Department of Medicine
Faculty Profiles by Division

Division of Cardiology

Faculty Profiles

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photo Steven Reis, MD


Professor of Medicine and Emergency Medicine

Director, University of Pittsburgh Clinical & Translational Institute

Associate Vice Chancellor for Clinical Research, Health Sciences

Director, LHAS Women's Heart Center


Phone: 412-648-9516

Office: Scaife 401
3550 Terrace Street
Pittsburgh, PA 15261
Phone: 412-648-9516
Fax: 412-648-2741
Administrative Assistant:
Lisa Pilewski
Education and Training
Bachelor of Science, Massachusetts Institute of Technology, 1983
Medical Doctor, Harvard Medical School, 1987
Internship, Internal Medicine, Brigham and Women's Hospital, 1988
Residency, Internal Medicine, Brigham and Women's Hospital, 1990
Fellowship, Cardiovascular Diseases, Johns Hopkins Hospital, 1994
Research Interest
Dr. Reis’ research interests include cardiovascular health and heart disease in women, racial disparities in cardiovascular disease, microvascular angina, endothelial function, and cardiovascular risk. Dr. Reis, who has experience as a volunteer firefighter, has also conducted cardiovascular research on firefighters, a group prone to cardiac arrest given firefighting's combination of heat, exertion, and dehydration. He and other researchers have explored methods and technologies to regulate body temperature and reduce inflammation and cardiovascular strain on active firefighters.
He is the founding director of the Clinical and Translational Science Institute (CTSI), which improves efficiency and reduces the time it takes to translate biomedical advances into societal health practices. Pitt's CTSI is part of a national consortium of research institutes funded by the National Institutes of Health. CTSI fosters collaborative research that advances new medical therapies and technologies in clinical care while training clinical scientists and ensuring greater access to clinical trials for patients and the public.
Educational Interest
As PI of the University of Pittsburgh Clinical and Translational Science Award (CTSA) program, I founded the Clinical and Translational Science Institute (CTSI) to overcome seemingly insurmountable barriers to translational research. I led an organization change at the University of Pittsburgh that 1) realigned traditional administrative structures to create a new academic discipline of clinical and translational science, 2) refocused methods of training scientists to develop a cadre of team-oriented interdisciplinary clinical and translational scientists, 3) transformed the fundamental approach to research into one that nurtures and supports innovative multidisciplinary translational science, and 4) engaged the community and health professionals in every stage of the research process from the development and testing of relevant study hypotheses through the translation of research findings to practice. As the academic home for clinical and translational science in western Pennsylvania since 2006, CTSI launched 21 research education programs, trained nearly 1,000 scientists, educates >10,000 middle and high school students annually, and enables >200 faculty and >600 investigators annually from >70 disciplines to conduct >1,000 research studies each year. Clinical and translational scientists supported by CTSI have excelled in the development of new biomedical knowledge, translated that knowledge bidirectionally across the entire translational research spectrum and to clinical practice, and published several thousands of manuscripts. These accomplishments enabled CTSI to become a national leader in the discipline of clinical and translational science.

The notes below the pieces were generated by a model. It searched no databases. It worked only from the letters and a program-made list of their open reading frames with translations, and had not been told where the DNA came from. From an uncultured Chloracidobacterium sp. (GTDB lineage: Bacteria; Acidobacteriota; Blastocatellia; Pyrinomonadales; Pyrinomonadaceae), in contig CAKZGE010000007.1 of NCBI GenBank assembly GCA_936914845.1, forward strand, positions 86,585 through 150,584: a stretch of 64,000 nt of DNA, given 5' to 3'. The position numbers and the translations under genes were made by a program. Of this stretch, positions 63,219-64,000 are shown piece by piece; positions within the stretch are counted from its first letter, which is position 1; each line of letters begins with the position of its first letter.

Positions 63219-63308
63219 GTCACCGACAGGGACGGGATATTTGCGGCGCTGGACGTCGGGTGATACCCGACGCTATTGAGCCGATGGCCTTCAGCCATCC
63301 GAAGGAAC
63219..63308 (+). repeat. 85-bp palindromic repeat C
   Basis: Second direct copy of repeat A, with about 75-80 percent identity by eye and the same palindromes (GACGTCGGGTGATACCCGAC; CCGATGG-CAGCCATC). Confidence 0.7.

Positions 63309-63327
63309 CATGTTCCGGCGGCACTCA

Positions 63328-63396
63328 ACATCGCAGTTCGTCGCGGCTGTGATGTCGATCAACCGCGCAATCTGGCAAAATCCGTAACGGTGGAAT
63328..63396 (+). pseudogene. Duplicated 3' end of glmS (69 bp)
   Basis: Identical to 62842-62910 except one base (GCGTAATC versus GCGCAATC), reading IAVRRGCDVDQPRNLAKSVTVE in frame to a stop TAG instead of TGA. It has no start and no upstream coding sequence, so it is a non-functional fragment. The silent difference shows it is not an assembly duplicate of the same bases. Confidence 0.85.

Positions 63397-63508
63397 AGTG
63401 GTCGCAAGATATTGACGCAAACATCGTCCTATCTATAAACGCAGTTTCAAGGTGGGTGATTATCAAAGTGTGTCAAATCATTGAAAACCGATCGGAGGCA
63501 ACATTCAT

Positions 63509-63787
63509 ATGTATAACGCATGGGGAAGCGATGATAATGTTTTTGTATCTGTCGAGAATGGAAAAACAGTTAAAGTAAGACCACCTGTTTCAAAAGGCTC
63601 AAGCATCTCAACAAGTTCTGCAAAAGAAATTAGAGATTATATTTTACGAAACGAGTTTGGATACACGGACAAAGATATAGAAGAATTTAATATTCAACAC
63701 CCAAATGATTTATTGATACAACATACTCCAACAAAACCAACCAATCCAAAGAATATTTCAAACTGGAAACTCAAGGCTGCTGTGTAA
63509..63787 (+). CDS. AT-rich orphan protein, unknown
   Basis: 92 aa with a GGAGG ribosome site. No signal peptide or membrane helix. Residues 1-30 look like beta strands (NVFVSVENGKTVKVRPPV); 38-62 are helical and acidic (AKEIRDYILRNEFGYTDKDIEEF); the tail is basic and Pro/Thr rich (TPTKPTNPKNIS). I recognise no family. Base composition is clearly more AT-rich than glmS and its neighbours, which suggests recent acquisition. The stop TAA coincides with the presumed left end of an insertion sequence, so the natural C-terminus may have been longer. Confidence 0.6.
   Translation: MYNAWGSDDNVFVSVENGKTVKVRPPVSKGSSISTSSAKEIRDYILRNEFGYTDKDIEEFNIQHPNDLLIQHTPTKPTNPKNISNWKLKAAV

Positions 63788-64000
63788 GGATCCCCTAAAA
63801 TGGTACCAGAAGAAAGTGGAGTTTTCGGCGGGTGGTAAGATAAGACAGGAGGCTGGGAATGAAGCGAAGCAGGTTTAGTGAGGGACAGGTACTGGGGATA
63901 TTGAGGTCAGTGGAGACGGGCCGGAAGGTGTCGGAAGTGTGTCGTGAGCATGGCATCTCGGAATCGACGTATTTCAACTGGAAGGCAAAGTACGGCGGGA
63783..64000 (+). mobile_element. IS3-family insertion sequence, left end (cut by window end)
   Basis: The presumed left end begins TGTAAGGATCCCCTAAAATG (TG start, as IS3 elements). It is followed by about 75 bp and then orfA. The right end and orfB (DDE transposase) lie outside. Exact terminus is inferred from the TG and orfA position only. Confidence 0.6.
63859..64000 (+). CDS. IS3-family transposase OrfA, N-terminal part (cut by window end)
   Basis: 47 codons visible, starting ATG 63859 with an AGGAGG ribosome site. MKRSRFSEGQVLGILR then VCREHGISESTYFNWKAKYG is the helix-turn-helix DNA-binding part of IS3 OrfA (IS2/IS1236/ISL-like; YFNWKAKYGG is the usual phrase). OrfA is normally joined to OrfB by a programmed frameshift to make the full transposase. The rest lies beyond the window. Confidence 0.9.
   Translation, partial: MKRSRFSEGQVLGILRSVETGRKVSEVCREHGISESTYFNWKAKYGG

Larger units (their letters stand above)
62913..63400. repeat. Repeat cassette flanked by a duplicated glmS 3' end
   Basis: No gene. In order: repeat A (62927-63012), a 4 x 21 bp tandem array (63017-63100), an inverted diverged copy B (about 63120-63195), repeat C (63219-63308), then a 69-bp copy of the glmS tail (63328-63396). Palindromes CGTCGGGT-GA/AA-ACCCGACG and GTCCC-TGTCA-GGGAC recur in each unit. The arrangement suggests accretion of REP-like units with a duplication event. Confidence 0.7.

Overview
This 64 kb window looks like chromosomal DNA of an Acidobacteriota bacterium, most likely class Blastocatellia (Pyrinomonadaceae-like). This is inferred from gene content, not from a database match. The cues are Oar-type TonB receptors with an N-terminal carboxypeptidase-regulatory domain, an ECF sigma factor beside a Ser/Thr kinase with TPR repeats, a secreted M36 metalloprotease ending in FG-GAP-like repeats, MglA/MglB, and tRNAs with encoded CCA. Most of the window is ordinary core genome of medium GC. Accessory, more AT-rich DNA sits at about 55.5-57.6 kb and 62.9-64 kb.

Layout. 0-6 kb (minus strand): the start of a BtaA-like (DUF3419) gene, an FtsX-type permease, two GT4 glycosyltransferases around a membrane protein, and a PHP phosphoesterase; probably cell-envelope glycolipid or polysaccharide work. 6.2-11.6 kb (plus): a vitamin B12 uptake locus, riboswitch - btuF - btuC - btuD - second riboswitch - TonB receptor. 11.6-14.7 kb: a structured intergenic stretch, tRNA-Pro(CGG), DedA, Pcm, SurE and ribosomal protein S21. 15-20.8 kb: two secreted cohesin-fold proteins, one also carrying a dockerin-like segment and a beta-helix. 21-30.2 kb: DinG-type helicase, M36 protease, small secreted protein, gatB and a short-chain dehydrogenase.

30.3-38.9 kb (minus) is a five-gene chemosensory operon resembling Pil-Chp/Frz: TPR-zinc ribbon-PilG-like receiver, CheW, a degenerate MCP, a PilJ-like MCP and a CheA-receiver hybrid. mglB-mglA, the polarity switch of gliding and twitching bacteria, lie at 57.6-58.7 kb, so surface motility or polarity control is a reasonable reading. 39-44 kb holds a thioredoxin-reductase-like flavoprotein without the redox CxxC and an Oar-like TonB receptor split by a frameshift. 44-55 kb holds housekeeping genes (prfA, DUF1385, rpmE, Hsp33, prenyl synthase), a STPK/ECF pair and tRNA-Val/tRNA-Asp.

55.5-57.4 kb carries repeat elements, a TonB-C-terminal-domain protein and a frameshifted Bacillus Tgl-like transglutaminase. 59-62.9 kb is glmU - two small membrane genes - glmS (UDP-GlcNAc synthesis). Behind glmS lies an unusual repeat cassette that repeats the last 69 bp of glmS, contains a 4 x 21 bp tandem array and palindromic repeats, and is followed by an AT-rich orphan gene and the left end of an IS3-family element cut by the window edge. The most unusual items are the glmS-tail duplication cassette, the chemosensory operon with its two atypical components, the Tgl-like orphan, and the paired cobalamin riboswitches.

For my complete bibliography, Click Here.
Selected Publications:
Aiyer, A. N., Kip, K. E., Mulukutla, S. R., Marroquin, O. C., Hipps Jr., L., Reis, S. E. Predictors of significant short-term increases in blood pressure in a community-based population. American Journal of Medicine. 2007; 120: 960-7.
Mulukutla, S. R., Venkitachalam, L., Bambs, C., Kip, K. E., Aiyer, A., Marroquin, O. C., Reis, S. E. Black race is associated with digital artery endothelial dysfunction: Results from the Heart SCORE study. European Heart Journal. 2010; 31: 2808-15.
Bambs, C. E., Kip, K. E., Dinga, A., Mulukutla, S. R., Aiyer, A. N., Reis, S. E. Low Prevalence of “Ideal Cardiovascular Health” in a Community-Based Population: The Heart Strategies Concentrating on Risk Evaluation (Heart SCORE) Study. Circulation. 2011; 123: 850-7.
Kip, K. E., Marroquin, O. C., Kelley, D. E., Johnson, B. D., Kelsey, S. F., Shaw, L. J., Rogers, W. J., Reis, S. E. Clinical importance of obesity versus the metabolic syndrome on cardiovascular risk in women: A report from the Women’s Ischemia Syndrome Evaluation (WISE) study. Circulation. 2004; 109: 706-13.
Reis, S. E., McDonald, M. C., Byers, S. J. Crossing the research valleys of death: The University of Pittsburgh Approach. Clinical and Translational Science. 2008; 1: 9-10.
Reis, S. E., Patterson, P. D., FitzGerald, G. A., Ford, D., Sherwin, R. S., Solway, J., Evanoff, B. A. The sharing partnership for innovative research in translation (SPIRiT) consortium: A model for collaboration across CTSA sites. Clinical and Translational Science. 2013; 6: 85-87.
Johnson, B. D., Kip, K., Marroquin, O., Ridker, P. M., Kelsey, S. F., Shaw, L. J., Pepine, C. J., Sharaf, B. L., Bairey Merz, C. N., Sopko, G., Olson, M. B., Reis, S. E. Serum amyloid A as a predictor of coronary artery disease and cardiovascular outcome in women. The NHLBI-sponsored Women’s Ischemia Syndrome Evaluation (WISE) study. Circulation. 2004; 109: 726-32.
Notable Achievements
Member, American Society for Clinical Investigation